Batumi: Georgia on the Black Sea

The skyscraper housing the new Georgian-American IT University, visible behind low-rise Soviet-era apartments; the Radisson Blu is visible at right.

The skyscraper housing the new Georgian-American IT University, visible behind low-rise Soviet-era apartments; the Radisson Blu is visible at right.

There is a new ultra-modern skyscraper near the beach, housing the Georgian-American IT University, which opened last September and is meant to train engineers and IT specialists. It aims to partner with a U.S. university. It can be seen from so many places — and is in many of my photos. It has a Ferris wheel quite high up at one corner, but I have no idea if it is really used for rides.

In addition, we learned later, the city is soon to have its own Trump Tower, a 47-story apartment complex on the beach, funded in part by Donald.

I took a hike to get a good look at a number of amusing new restaurants I had seen from a car window.
One was a slender red and white tower that our guide described as “a place to drink beer.” Another had a windmill at one end and housed a disco, while a small building resembling a Greek temple was a restaurant.
Then, there was the White Restaurant with a facade designed to look like an upside down White House. Even the open-sided ground floor dining area is designed to appear upside down, with an upturned staircase at one end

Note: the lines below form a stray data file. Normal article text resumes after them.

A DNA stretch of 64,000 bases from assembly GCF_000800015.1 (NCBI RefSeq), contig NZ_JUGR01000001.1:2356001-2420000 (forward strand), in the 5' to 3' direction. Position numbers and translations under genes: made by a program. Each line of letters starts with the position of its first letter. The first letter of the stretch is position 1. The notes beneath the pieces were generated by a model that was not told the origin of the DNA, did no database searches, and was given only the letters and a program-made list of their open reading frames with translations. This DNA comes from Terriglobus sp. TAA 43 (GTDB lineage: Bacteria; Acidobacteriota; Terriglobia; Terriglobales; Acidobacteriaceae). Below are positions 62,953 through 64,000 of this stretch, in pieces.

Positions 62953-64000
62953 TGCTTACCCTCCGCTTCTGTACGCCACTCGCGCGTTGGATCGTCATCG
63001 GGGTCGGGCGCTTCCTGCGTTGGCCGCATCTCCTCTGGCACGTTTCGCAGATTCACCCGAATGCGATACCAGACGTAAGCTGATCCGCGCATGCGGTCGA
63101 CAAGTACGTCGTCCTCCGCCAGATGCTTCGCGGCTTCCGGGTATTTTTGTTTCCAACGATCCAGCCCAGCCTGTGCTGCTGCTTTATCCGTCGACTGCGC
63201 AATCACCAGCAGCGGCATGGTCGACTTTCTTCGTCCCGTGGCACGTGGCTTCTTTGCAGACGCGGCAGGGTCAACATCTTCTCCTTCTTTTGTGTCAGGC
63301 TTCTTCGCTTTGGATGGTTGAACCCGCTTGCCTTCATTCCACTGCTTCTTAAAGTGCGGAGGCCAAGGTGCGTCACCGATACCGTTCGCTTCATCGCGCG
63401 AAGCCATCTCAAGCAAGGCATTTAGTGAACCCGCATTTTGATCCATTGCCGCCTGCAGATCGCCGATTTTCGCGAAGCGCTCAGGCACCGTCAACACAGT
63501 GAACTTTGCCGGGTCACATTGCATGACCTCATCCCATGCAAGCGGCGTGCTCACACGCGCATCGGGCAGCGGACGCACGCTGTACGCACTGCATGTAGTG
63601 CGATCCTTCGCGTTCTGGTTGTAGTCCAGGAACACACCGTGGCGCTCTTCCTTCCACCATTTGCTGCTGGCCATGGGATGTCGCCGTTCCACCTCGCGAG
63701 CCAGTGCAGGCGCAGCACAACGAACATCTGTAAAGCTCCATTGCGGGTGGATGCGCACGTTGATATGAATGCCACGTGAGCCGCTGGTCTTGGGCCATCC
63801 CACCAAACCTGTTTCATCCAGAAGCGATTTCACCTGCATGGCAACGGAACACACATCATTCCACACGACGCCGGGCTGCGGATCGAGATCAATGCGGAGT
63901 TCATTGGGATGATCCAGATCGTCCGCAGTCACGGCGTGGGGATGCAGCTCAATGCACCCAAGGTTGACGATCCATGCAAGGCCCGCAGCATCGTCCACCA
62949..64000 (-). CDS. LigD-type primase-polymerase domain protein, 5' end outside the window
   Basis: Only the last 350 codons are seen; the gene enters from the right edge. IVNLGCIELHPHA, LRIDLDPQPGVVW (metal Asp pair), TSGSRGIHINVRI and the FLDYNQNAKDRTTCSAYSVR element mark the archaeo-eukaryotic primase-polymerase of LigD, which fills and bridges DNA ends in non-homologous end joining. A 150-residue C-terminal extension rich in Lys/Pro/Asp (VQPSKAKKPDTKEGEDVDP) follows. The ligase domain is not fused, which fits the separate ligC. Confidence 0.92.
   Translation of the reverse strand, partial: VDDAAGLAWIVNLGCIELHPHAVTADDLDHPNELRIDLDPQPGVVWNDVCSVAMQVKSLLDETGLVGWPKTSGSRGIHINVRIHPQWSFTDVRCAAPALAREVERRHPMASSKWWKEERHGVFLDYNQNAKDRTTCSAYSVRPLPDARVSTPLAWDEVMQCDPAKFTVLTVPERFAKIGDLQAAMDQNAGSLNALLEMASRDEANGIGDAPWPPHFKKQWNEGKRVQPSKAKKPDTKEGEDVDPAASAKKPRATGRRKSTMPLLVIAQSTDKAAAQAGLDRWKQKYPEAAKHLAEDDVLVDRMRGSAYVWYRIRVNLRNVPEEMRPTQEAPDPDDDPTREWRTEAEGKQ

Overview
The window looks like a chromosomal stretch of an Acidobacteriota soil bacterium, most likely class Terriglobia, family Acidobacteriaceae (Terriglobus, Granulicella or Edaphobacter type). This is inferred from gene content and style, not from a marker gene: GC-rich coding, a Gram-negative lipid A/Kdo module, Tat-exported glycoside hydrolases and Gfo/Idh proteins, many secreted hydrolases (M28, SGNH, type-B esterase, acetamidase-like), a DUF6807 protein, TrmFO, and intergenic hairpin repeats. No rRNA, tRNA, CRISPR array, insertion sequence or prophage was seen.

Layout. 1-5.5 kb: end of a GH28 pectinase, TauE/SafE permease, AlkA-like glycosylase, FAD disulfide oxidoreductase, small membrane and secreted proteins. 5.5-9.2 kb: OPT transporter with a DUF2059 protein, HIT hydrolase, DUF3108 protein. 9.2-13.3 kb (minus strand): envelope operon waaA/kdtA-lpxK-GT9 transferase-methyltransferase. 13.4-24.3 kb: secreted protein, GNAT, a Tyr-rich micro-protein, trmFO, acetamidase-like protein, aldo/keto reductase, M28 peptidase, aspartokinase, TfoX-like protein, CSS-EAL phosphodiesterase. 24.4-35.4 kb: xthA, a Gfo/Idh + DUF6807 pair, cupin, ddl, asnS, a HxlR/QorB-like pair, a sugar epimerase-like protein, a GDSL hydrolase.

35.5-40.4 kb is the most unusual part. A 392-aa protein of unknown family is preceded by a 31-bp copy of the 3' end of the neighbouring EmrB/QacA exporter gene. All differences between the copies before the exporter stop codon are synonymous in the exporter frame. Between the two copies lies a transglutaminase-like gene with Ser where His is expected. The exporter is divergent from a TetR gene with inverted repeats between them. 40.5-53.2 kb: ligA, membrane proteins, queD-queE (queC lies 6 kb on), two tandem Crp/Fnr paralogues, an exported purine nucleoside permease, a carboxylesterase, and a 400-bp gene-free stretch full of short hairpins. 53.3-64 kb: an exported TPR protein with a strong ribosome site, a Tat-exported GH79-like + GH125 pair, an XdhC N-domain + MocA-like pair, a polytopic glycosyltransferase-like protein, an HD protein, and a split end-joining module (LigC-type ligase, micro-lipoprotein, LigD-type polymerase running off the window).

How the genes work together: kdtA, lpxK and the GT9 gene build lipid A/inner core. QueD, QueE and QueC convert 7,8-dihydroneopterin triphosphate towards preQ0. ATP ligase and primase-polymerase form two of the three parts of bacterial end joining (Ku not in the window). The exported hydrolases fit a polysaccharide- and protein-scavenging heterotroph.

An ultra-modern restaurant on the Black Sea in Batumi, Georgia.

An ultra-modern restaurant on the Black Sea in Batumi, Georgia.

and a ceiling that looks like a floor with a Christmas tree and other things hanging from it.

The 19th century St. Nikolas Church in Batumi, Georgia.

The 19th century St. Nikolas Church in Batumi, Georgia.

On a hot afternoon, returning to the historic center required a taxi.

I wanted to revisit the Piazza for more photos, so I named my destination by showing the driver the place on my map. At the destination, he wrote down a price that was totally illegible.

I waved a 20-lari note (about $12). He shook his head no, then took the bill and returned a 10 to me. After the transaction, we both laughed. He did not have many teeth.

The interior of the Megrul-Lazuri, a restaurant in Batumi, Georgia, that offers some features of a museum, as well.

The interior of the Megrul-Lazuri, a restaurant in Batumi, Georgia, that offers some features of a museum, as well.

We had a dinner at Megrul-Lazuri, a restaurant that also describes itself as a museum, showing off a traditional local house (new construction or not, I don’t know) and done up with lots of nice brickwork, vaulted ceilings, old or old-looking furnishings and a pleasant courtyard.

As with most of our Georgian meals, the food was delicious and, while Georgian wine can be too sweet for my taste, we also had good dry Georgian wine here.

For a final point of information, New York-based Panorama Travel sponsored this trip for travel agents and journalists. Georgian-born Vera Pearson Sagareishvili (vpearson@panoramatravel.com), Panorama’s managing director of corporate accounts, accompanied our group. Not surprisingly, one of her specialties is planning travel to Georgia.

This article and its photos are by Nadine Godwin, the author of Travia: The Ultimate Book of Travel Trivia, which was published by The Intrepid Traveler.

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